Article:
The pressure on biodiversity has increased to the same extent as Swiss final demand; in other words, prosperity and pressure on the natural world have not been decoupled at all, and biodiversity efficiency has not improved.

International comparison

It is not possible to make an international comparison is not possible at this time for reasons of methodology.

Method

The method corresponds to the interim recommendation of the UNEP-Life Cycle Initiative. It is based on Chaudhary et al. (2016) and quantifies the long-term expected potential loss caused by a specific land use (such as agriculture or settlements) compared to an untouched, natural reference state and takes into account that different land uses affect biodiversity with varying degrees of intensity. It also takes the vulnerability of species into consideration and converts the regional decline of commonly occurring species and the global extinction of endemic species into “completely globally extinct species”. Thus, it subsumes – similar to the way the greenhouse warming potential uses the kg of CO2-equivalent unit for greenhouse gases – varying impact intensities under one indicator. The equivalents of potentially globally extinct species are integrated over the years (a) and quantified per million species (micro-PDF∙a) or per trillion species (pico-PDF∙a) [1]. It describes the likelihood that species will become irreversibly extinct due to land use.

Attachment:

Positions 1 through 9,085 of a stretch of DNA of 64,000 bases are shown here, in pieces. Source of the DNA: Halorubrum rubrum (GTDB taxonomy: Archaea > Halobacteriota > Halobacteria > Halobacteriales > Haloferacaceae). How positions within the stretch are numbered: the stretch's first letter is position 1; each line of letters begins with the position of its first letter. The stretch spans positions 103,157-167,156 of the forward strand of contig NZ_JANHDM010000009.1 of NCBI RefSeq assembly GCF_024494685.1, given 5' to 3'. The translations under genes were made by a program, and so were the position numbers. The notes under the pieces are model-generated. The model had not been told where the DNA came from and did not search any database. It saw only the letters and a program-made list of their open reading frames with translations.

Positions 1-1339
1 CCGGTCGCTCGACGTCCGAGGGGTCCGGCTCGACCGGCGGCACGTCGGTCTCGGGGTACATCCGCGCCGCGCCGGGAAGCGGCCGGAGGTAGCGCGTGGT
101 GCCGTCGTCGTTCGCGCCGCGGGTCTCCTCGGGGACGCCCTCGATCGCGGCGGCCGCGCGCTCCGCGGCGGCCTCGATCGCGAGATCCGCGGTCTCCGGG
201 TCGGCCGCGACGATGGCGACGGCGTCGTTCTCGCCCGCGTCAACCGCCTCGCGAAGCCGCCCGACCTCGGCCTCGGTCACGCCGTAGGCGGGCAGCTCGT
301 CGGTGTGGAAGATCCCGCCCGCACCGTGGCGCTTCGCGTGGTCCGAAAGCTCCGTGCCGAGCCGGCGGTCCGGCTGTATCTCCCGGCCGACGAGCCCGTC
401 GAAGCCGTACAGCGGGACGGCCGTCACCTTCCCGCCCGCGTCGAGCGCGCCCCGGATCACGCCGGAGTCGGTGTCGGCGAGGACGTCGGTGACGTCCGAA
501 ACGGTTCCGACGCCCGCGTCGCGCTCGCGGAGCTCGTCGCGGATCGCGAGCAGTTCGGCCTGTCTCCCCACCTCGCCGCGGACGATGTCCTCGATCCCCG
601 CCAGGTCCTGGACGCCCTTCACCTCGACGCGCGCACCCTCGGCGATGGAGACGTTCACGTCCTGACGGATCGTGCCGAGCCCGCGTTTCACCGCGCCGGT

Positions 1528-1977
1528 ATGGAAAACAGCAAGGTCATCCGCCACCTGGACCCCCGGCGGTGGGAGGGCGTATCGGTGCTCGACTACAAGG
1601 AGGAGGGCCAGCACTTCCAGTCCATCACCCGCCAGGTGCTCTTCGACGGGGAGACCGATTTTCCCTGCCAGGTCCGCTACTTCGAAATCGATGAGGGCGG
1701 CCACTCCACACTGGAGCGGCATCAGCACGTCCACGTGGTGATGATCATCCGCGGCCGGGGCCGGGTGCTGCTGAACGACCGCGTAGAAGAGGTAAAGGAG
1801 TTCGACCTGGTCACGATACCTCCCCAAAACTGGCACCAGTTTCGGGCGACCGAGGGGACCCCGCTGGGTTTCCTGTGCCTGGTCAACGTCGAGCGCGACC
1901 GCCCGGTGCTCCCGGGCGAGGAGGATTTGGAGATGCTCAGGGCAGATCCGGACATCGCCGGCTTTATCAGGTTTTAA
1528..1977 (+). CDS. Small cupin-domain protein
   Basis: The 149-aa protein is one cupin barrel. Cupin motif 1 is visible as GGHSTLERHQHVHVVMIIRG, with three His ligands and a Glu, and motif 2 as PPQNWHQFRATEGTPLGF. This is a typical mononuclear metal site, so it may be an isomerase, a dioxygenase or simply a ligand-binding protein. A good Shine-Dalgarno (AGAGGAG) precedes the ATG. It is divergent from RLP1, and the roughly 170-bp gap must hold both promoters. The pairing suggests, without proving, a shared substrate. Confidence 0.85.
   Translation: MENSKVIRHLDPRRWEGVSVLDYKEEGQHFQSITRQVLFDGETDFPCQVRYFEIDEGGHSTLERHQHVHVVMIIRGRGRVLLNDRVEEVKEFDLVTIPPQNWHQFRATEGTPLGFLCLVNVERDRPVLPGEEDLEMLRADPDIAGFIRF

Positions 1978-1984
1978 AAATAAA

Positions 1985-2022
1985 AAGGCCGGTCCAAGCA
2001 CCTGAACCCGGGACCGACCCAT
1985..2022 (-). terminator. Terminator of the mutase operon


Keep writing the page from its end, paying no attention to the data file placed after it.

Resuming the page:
Relationship to Switzerland’s Red Lists: The biodiversity footprint indicates the long-term potential species loss on a global level. Its approach differs substantially from that of the Red Lists and the corresponding data on biodiversity in Switzerland. This is why the biodiversity footprint cannot be compared with the latter. In addition, the biodiversity footprint covers only the main cause of species loss, i.e. land use. Other drivers of biodiversity loss such as climate change, nitrogen and pesticide inputs are not taken into account.

[1] Pico-PDF·a = 10-12 PDF·a (i.e. one trillionth PDF·a); PDF = potentially disappeared fraction of species; the term ‘species-years’ refers to this integration over time.

Basis for assessment of the trend
Targeted trend Initial value Final value Variation in % Observed trend Assessment
Decrease Average 2000-2002 Average 2016-2018 9.36% Growth negative
 
Last updated on: 18.10.2022